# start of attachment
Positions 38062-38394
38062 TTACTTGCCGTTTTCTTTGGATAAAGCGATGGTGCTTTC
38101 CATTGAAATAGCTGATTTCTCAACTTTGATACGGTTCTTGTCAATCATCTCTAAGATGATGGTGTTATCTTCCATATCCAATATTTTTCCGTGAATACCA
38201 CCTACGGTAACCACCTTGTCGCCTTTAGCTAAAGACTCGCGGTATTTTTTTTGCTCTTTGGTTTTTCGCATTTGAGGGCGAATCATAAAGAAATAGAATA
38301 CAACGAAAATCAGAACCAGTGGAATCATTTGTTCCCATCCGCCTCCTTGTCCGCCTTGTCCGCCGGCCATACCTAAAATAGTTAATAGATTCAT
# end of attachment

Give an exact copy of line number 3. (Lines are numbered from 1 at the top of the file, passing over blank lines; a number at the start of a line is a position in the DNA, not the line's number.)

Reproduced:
38101 CATTGAAATAGCTGATTTCTCAACTTTGATACGGTTCTTGTCAATCATCTCTAAGATGATGGTGTTATCTTCCATATCCAATATTTTTCCGTGAATACCA